on Wednesday, March 11, 2015, at 10:00 a.m. (EDT).
Employer Costs for Employee Compensation data on total compensation, wages and salaries, and
benefits in private industry are produced annually in the March reference period for 15 metropolitan
areas. Selected metropolitan area data were included in the March 2014 news release published in June
2014. For further information about metropolitan area ECEC estimates see: “BLS Introduces New
Employer Costs for Employee Compensation Data for Private Industry Workers in 15 Metropolitan
Areas,” at www.bls.gov/opub/mlr/cwc/bls-introduces-new-employer-costs-for-employee-compensation-
Supplemental tables with occupational, establishment size, and bargaining status series by industry
group are available at www.bls.gov/ncs/ect/sp/ecsuphst.pdf and www.bls.gov/ncs/ect/sp/ecsuptc32.pdf.
Relative standard errors for all cost estimates in the most recent news release and supplementary tables
are available at www.bls.gov/ncs/ect/sp/ecsuprse.pdf.
Historical ECEC data are available in three listings, all available at www.bls.gov/ect/#tables. The first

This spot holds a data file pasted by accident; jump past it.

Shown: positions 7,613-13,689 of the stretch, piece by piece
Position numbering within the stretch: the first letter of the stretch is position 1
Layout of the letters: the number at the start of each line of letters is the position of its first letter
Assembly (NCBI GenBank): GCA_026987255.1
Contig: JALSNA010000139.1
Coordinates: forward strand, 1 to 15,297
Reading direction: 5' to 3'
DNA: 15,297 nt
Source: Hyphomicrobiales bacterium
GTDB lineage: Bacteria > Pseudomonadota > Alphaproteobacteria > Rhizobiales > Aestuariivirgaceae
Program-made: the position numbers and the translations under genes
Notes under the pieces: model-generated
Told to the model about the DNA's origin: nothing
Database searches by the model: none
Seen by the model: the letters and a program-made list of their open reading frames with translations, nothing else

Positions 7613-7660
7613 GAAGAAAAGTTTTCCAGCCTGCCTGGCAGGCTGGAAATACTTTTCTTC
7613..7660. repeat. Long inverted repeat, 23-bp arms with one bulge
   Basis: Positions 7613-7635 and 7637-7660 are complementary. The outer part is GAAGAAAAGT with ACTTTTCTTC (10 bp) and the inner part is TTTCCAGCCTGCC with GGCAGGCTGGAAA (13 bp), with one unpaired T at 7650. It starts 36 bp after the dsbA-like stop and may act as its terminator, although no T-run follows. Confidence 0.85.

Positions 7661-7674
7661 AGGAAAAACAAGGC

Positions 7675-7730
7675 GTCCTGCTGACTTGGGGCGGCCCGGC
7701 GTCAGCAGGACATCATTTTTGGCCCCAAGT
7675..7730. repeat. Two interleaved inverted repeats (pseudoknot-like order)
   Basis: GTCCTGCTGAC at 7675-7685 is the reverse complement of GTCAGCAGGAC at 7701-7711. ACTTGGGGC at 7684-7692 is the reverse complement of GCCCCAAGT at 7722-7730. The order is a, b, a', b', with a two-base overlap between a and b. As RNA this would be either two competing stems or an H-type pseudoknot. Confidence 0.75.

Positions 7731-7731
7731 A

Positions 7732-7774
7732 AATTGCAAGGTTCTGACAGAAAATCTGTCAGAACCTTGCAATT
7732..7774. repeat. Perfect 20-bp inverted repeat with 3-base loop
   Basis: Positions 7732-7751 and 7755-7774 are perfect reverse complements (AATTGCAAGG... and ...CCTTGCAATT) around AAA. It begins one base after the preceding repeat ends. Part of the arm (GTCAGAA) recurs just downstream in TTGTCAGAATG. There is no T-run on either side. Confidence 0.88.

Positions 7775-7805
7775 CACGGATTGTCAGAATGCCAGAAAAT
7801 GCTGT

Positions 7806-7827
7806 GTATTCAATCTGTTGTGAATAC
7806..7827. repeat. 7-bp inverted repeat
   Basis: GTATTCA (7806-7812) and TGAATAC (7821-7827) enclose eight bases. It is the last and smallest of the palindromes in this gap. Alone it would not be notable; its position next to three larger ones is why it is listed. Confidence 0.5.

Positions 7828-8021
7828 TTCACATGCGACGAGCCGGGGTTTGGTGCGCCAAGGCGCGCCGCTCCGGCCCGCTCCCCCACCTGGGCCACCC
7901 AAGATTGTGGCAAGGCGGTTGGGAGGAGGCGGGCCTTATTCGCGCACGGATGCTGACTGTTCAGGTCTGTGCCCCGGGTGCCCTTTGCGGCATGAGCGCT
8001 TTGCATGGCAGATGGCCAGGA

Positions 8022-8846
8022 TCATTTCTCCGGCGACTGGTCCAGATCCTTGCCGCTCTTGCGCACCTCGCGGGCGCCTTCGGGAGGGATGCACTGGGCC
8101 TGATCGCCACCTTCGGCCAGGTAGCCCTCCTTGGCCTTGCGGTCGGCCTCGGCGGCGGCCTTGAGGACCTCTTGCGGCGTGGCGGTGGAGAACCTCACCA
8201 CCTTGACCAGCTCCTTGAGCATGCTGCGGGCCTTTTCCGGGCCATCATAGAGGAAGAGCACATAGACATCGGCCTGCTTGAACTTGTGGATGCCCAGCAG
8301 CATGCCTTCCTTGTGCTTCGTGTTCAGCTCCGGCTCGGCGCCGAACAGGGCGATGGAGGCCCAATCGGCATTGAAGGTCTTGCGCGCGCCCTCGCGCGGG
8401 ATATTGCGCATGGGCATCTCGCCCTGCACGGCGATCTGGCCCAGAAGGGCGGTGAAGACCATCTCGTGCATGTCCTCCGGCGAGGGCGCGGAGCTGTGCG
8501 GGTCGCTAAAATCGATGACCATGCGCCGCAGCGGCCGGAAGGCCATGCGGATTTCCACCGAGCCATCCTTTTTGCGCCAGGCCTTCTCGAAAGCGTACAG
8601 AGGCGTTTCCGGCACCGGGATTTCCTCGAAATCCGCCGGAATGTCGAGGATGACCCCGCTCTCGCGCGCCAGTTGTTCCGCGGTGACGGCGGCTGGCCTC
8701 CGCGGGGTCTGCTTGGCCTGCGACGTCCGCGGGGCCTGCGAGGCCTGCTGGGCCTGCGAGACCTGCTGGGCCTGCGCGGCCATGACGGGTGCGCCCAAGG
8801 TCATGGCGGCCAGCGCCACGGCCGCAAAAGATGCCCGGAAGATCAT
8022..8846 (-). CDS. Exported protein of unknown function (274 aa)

historical listing covers data for the March reference periods from 1986 to 2001. These data use the
Standard Industrial Classification (SIC) and Census of Population occupational classification systems.
A second listing contains data for the March, June, September, and December reference periods from
March 2002 to December 2003. These data are also based on the SIC and Census of Population
occupational classification systems. The most recent listing includes data for March 2004 to the current
reference period. These are based on the North American Industry Classification System (NAICS) and
Standard Occupational Classification (SOC) systems.
Information in this release will be made available to sensory impaired individuals upon request—
Telephone: (202) 691-5200; Federal Relay Service: (800) 877-8339.
BLS news releases, including the ECEC, are available through an e-mail subscription service at: